First of all, cheap food has a cost to the environment and to our health – and the reason it is cheap is that it’s subsidized. Our taxes make it cheap. Some of the largest farm subsidies supported by our tax dollars go to grow massive amounts of things like corn and soy, which become heavily processed and turned into something else entirely. The vast amounts of corn that are grown, for instance, are rarely consumed as corn, but rather as corn syrup and other unhealthy food additives. Not only is the process itself harmful to our planet, there is increasing evidence that the food it creates is not good for us. Moreover, it makes it even harder for those small local farms to survive against the big commodity farmers who have the support of both government and industry.

However, the most harmful effects of these practices are seen years later in the form of things like obesity, diabetes, food allergies and all kinds of ailments that are occurring in epidemic proportions now. As long ago as 2002, the US Department of Health and Human Services was saying that health conditions related to obesity were costing the country $117 billion annually. The individual health impacts, they stated, were roughly the same as aging 20 years. The overall cost to our nation exceeds that of dealing with the health problems of cigarette smoking. But, the industrial processing of food is deeply entrenched in our political and economic systems, and at this point, in our edible ethos.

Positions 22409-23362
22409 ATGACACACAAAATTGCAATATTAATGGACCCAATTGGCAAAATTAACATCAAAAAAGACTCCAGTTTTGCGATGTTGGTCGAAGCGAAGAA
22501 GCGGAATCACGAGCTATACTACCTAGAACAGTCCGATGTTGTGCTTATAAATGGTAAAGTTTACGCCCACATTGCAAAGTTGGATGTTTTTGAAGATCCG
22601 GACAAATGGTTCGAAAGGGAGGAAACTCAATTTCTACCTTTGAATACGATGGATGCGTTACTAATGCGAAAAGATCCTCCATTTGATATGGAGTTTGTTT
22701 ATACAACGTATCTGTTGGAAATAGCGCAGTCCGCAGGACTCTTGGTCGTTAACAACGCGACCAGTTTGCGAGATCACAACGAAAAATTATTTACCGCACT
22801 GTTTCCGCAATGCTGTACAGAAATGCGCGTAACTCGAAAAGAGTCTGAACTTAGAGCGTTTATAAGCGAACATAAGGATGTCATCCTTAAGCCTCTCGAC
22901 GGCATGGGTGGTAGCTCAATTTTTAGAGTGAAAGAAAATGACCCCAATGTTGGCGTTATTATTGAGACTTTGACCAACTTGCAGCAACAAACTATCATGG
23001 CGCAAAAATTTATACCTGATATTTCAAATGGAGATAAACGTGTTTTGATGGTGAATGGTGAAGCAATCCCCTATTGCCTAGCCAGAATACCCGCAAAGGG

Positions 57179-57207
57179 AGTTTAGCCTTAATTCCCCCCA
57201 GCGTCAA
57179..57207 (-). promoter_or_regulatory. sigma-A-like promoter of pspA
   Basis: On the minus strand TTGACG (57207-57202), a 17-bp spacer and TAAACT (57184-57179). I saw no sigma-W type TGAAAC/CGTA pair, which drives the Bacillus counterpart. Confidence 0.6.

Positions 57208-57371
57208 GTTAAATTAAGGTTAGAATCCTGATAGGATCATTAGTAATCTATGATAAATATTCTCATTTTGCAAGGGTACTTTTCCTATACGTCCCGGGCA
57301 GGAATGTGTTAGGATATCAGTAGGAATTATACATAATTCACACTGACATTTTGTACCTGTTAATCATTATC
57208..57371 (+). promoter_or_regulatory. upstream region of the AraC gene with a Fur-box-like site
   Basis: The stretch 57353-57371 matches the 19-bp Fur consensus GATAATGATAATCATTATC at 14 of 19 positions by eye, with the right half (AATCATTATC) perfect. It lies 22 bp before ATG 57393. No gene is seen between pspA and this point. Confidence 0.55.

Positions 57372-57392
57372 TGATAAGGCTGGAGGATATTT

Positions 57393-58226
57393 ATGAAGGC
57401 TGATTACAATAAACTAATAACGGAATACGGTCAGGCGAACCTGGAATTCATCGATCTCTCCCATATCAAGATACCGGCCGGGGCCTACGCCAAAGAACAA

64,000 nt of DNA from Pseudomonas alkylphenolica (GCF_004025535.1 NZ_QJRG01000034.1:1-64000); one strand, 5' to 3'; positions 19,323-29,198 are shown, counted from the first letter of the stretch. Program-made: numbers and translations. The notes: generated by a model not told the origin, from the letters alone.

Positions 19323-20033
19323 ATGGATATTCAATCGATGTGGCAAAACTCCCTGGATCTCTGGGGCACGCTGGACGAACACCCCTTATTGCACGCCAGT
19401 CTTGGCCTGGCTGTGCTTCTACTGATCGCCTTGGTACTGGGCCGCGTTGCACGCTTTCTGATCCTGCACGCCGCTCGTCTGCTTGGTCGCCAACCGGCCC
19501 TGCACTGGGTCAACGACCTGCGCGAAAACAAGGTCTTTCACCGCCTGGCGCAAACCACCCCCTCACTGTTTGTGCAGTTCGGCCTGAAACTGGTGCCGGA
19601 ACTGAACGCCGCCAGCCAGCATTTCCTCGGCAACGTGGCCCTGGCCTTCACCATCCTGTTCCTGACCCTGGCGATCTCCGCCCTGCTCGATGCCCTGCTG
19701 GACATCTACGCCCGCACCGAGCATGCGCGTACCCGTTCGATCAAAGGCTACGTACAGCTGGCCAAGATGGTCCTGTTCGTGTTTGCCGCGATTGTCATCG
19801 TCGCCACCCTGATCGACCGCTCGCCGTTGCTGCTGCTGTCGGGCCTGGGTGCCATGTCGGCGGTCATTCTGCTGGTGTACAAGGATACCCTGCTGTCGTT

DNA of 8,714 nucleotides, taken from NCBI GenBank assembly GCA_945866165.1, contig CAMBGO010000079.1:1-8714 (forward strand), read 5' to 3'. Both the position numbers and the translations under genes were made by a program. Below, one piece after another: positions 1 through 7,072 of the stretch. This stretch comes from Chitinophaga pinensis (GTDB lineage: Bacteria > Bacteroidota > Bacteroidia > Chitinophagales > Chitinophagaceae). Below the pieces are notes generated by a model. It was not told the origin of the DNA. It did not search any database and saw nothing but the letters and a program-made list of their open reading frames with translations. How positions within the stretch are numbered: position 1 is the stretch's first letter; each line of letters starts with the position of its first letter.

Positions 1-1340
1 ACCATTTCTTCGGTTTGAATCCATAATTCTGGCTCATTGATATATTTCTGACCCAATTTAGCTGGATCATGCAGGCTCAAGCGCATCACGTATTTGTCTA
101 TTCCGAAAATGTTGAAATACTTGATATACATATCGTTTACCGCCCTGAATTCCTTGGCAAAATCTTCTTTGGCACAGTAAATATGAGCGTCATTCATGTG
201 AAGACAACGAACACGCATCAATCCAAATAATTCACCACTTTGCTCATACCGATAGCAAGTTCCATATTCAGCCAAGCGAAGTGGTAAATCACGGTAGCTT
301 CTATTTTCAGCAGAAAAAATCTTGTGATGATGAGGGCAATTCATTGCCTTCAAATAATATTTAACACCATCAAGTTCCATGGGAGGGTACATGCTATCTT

This subsidized food is cheap when we buy it, but it costs us a fortune in health care later.

The specious success of such subsidy systems is having an international impact as well.  We are facing a global food crisis, even in places that have always been able to grow their own food.  Although climate change and human destruction of natural resources is certainly a factor, many experts believe that global hunger is largely a failure in policy. There is more food available per person now than ever before, but international trends towards commoditizing and subsidizing food seems to be causing hunger for millions.